`primeSieve.Rd`

Implementation of the segmented sieve of Eratosthenes with wheel factorization. Generates all prime numbers between `bound1`

and `bound2`

(if supplied) or all primes up to `bound1`

. See this stackoverflow post for an analysis on prime number generation efficiency in R: Generate a list of primes up to a certain number

The fundamental concepts of this algorithm are based off of the implementation by Kim Walisch found here: kimwalisch/primesieve.

`primeSieve(bound1, bound2 = NULL, nThreads = NULL)`

- bound1
Positive integer or numeric value.

- bound2
Positive integer or numeric value.

- nThreads
Specific number of threads to be used. The default is

`NULL`

.

It does not matter which bound is larger as the resulting primes will be between

`min(bound1, bound2)`

and`max(bound1, bound2)`

if`bound2`

is provided.The maximum value for either of the bounds is \(2^{53} - 1\).

At the heart of this algorithm is the traditional sieve of Eratosthenes (i.e. given a prime \(p\), mark all multiples of \(p\) as composite), however instead of sieving the entire interval, we only consider small sub-intervals. The benefits of this method are two fold:

Reduction of the space complexity from \(O(n)\), for the traditional sieve, to \(O(\sqrt n)\)

Reduction of cache misses

The latter is of particular importance as cache memory is much more efficient and closer in proximity to the CPU than main memory. Reducing the size of the sieving interval allows for more effective utilization of the cache, which greatly impacts the overall efficiency.

Another optimization over the traditional sieve is the utilization of wheel factorization. With the traditional sieve of Eratosthenes, you typically check every odd index of your logical vector and if the value is true, you have found a prime. With wheel factorization using the first four primes (i.e. 2, 3, 5, and 7) to construct your wheel (i.e. 210 wheel), you only have to check indices of your logical vector that are coprime to 210 (i.e. the product of the first four primes). As an example, with \(n = 10000\) and a 210 wheel, you only have to check 2285 indices vs. 5000 with the classical implementation.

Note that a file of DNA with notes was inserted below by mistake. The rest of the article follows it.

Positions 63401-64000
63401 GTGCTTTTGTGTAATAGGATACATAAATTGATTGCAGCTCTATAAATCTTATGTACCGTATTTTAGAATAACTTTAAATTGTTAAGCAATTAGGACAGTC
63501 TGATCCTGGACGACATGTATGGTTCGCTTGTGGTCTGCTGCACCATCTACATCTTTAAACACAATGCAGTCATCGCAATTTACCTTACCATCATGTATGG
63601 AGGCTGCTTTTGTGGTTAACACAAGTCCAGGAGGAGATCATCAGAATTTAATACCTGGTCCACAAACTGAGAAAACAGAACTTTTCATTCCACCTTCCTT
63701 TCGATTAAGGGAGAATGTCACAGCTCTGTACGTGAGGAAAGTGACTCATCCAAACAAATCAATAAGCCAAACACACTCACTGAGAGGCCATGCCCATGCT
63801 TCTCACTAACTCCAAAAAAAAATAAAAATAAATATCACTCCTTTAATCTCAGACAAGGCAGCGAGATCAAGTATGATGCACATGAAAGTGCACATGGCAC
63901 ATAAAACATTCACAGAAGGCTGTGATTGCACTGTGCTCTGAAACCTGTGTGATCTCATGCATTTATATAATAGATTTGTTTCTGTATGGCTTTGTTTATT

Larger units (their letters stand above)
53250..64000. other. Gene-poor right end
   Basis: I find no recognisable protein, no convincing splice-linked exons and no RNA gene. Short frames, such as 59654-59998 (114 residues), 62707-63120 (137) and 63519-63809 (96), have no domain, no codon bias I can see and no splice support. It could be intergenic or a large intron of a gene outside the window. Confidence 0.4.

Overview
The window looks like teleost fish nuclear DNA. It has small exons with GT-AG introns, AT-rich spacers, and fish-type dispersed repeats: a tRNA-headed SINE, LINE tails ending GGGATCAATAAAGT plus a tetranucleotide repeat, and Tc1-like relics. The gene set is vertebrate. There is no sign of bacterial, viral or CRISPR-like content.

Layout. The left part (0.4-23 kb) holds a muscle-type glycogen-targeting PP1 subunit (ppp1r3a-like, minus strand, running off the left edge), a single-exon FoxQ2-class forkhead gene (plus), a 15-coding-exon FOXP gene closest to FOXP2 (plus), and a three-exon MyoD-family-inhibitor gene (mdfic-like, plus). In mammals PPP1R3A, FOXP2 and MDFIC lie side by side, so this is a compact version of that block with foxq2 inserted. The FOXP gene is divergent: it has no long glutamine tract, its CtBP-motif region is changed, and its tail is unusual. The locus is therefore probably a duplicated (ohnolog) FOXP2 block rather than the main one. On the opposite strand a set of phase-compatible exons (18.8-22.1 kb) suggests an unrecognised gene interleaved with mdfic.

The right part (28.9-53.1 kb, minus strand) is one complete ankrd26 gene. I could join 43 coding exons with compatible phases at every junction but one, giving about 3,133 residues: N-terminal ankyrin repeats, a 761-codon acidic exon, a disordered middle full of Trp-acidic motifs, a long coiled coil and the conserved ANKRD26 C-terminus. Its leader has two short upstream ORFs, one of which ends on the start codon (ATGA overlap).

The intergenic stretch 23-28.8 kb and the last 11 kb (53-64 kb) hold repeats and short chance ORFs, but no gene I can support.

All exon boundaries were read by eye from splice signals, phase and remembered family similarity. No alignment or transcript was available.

Returns an integer vector if `max(bound1, bound2)`

\(< 2^{31}\), or a numeric vector otherwise.

```
## Primes up to a thousand
primeSieve(100)
#> [1] 2 3 5 7 11 13 17 19 23 29 31 37 41 43 47 53 59 61 67 71 73 79 83 89 97
## Primes between 42 and 17
primeSieve(42, 17)
#> [1] 17 19 23 29 31 37 41
## Equivalent to
primeSieve(17, 42)
#> [1] 17 19 23 29 31 37 41
## Primes up to one hundred million in no time
system.time(primeSieve(10^8))
#> user system elapsed
#> 0.080 0.003 0.084
## options(scipen = 50)
## Generate large primes over interval
system.time(myPs <- primeSieve(10^13+10^6, 10^13))
#> user system elapsed
#> 0.006 0.000 0.006
## Object created is small
object.size(myPs)
#> 267696 bytes
## Using nThreads
system.time(primeSieve(1e7, nThreads = 2))
#> user system elapsed
#> 0.009 0.000 0.005
```